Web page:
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Publication numberUS20020180989 A1
Publication typeApplication
Application numberUS 10/048,334
PCT numberPCT/EP2001/005336
Publication dateDec 5, 2002
Filing dateMay 10, 2001
Priority dateMay 30, 2000
Also published asDE10026830A1, DE50115284D1, EP1198694A1, EP1198694B1, US6856388, WO2001092819A1
Publication number048334, 10048334, PCT/2001/5336, PCT/EP/1/005336, PCT/EP/1/05336, PCT/EP/2001/005336, PCT/EP/2001/05336, PCT/EP1/005336, PCT/EP1/05336, PCT/EP1005336, PCT/EP105336, PCT/EP2001/005336, PCT/EP2001/05336, PCT/EP2001005336, PCT/EP200105336, US 2002/0180989 A1, US 2002/180989 A1, US 20020180989 A1, US 20020180989A1, US 2002180989 A1, US 2002180989A1, US-A1-20020180989, US-A1-2002180989, US2002/0180989A1, US2002/180989A1, US20020180989 A1, US20020180989A1, US2002180989 A1, US2002180989A1
InventorsStefan Schmidt
Original AssigneeStefan Schmidt
Export CitationBiBTeX, EndNote, RefMan
External Links: USPTO, USPTO Assignment, Espacenet
Optical sensor for measuring the distance and/ or inclination of a surface
US 20020180989 A1
Abstract
Optical sensor for measuring the distance and/or inclination of a surface, particularly relative to a reference plane, or for detecting the distance and/or change in inclination of a surface, characterized in that a light spot is generated on a detector in that a light beam that is collimated in a first direction is focused in a direction perpendicular to the first direction, so that a line focus is effected along the first direction on the surface and the line focus is imaged on the detector in the second direction and, at the same time, the beam that is reflected at the surface and collimated in the first direction is focused on the detector, wherein the line focus is perpendicular to the reflection plane defined by the impinging, reflected beam.
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Claims(8)
1. Optical sensor for measuring the distance and/or inclination of a surface, particularly relative to a reference plane, or for detecting the distance and/or change in inclination of a surface, characterized in that a light spot is generated on a detector in that a light beam that is collimated in a first direction is focused in a direction perpendicular to the first direction, so that a line focus is effected along the first direction on the surface and the line focus is imaged on the detector in the second direction and, at the same time, the beam that is reflected at the surface and collimated in the first direction is focused on the detector, wherein the line focus is perpendicular to the reflection plane defined by the impinging, reflected beam.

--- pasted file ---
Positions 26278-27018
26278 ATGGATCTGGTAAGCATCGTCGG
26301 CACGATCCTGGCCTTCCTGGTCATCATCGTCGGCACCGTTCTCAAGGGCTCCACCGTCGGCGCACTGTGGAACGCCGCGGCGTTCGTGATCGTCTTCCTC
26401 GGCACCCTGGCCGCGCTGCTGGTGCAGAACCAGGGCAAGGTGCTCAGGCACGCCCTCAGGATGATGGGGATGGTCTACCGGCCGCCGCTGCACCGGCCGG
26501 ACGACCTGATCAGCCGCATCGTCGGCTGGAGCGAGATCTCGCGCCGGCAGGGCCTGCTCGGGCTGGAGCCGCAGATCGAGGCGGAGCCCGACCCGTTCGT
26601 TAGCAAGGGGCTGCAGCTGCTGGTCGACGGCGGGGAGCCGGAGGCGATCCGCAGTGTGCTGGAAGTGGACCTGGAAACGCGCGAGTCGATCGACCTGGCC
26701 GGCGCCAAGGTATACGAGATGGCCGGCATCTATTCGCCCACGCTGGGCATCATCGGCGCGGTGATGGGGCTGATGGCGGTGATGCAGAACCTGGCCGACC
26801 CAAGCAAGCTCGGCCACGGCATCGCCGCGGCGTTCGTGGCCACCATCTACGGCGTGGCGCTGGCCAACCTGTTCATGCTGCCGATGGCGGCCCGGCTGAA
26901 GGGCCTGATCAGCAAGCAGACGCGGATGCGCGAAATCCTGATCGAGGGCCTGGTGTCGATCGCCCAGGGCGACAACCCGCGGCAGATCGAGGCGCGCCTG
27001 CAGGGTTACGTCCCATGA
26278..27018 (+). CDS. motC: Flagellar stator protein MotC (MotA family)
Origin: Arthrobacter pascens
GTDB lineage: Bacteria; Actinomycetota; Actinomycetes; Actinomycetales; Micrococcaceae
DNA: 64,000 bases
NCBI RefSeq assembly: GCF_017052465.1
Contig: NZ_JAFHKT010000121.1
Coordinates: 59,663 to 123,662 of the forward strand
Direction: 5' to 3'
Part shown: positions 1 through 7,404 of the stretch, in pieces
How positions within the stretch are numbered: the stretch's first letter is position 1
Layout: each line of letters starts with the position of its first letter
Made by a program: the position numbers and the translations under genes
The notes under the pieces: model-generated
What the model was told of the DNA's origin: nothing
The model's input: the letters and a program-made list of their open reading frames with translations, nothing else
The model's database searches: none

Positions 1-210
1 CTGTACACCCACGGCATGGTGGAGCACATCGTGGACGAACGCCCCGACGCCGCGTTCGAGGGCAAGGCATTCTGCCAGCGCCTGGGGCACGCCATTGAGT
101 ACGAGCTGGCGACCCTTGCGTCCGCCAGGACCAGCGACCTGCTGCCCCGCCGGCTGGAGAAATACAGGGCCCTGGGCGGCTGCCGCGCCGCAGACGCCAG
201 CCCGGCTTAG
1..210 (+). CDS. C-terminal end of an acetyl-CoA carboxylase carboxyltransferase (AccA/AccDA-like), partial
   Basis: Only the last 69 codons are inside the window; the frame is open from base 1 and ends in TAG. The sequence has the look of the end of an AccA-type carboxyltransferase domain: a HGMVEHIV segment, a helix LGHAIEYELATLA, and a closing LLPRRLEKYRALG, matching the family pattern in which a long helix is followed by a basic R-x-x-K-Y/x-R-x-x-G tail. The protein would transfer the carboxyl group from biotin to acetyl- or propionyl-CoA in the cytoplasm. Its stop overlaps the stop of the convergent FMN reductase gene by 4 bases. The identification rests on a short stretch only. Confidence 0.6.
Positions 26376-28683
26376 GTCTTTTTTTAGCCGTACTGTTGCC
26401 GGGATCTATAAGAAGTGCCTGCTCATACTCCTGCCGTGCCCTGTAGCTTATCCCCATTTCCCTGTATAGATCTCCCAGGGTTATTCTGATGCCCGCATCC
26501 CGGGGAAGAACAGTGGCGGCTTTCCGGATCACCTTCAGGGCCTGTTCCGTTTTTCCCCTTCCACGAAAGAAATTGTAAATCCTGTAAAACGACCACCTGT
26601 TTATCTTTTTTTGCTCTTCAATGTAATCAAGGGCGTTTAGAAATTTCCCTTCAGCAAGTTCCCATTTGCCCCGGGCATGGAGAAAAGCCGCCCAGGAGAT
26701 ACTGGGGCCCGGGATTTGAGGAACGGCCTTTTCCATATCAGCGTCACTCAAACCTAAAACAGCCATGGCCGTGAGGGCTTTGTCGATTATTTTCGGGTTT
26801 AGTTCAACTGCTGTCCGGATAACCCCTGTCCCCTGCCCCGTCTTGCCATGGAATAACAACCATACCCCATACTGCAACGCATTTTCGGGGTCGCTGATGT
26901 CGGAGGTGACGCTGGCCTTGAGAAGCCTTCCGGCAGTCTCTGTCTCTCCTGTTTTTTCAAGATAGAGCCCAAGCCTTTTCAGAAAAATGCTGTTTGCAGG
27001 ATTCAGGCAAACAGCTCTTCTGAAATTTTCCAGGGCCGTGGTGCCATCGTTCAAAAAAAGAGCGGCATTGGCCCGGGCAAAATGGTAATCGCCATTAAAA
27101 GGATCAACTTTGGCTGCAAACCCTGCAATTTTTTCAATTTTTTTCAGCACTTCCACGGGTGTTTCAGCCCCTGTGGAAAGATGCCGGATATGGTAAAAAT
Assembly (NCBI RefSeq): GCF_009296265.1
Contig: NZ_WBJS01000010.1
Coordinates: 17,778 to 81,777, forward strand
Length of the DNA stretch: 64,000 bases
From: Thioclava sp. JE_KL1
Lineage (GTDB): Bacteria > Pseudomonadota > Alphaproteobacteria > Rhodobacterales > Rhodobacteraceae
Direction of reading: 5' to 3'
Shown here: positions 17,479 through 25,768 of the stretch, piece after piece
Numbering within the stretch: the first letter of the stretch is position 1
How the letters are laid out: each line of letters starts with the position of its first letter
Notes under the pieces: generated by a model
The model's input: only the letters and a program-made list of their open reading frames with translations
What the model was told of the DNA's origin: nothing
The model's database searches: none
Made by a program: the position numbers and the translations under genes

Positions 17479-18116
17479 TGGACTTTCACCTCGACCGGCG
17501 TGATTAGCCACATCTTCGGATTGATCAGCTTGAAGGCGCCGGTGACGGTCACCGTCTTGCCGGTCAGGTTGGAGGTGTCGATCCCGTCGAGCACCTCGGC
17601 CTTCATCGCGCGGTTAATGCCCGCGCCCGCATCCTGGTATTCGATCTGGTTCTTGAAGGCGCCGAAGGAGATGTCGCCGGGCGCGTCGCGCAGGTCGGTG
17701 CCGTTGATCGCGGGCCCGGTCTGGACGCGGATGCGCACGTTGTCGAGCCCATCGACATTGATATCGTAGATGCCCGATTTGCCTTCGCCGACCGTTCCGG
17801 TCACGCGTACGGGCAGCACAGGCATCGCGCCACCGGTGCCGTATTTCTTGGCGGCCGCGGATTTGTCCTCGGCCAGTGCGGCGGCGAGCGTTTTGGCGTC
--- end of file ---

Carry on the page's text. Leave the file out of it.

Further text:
2. Optical sensor according to claim 1, wherein the size of the detector and the scale of enlargement and scale of reduction of imaging are adapted to one another in such a way that, apart from the light reflected at the surfaces or interfaces to be measured, no light reflected at other surfaces or interfaces strikes the detector.
3. Optical sensor according to claim 1 or 2, characterized in that the beam path contains anamorphotic elements.
4. Optical sensor according to claim 3, characterized in that the beam path contains cylindrical lenses.
5. Optical sensor according to one of claims 1 to 4, characterized in that the line focus is imaged in an intermediate image plane in which is located a diaphragm whose dimensions and scale of enlargement or reduction of said image are adapted to one another in such a way that, apart from the light reflected at the surface or interface to be measured, any light reflected at other surfaces or interfaces can not pass the diaphragm and is accordingly kept away from the detector of the sensor.
6. Optical sensor according to one of claims 1 to 5, characterized in that inclination and/or distance are/is determined on a one-dimensional or two-dimensional position-sensitive detector.
7. Optical sensor according to one of claims 1 to 6, characterized in that the inclination and/or distance are/is determined by the ratio of the signals of a quadrant detector.
8. Combination of a plurality of optical sensors according to one of claims 1 to 7, whose light bundles impinge on the surface from different directions for the purpose of detecting the inclination around a plurality of axes simultaneously.
Description
BACKGROUND OF THE INVENTION:

[0001] In many applications, it is required to focus on an interface rather than on a surface. This is the case whenever the preparation is protected or held by a transparent medium and is to be observed through the transparent medium. Examples are cover slips in microscopy, the specimen carrier glass when the specimen is to be observed from below, and specimen vessels such as microtiter plates or cuvettes in which the preparation to be examined collects on the transparent bottom or cuvette wall.

[0002] When the surface to be observed is very large, not only is it necessary to focus the specimen in the center of the visual field, but the plane to be observed must also be oriented with respect to its inclination so that the entire object plane is imaged sharply. The inclination must be oriented with respect the optical axis of the objective used for observation when the objective comprehends the observed surface in its entirety, or with respect to the plane in which the specimen is moved when the surface is scanned, so that it may be detected in its entirety.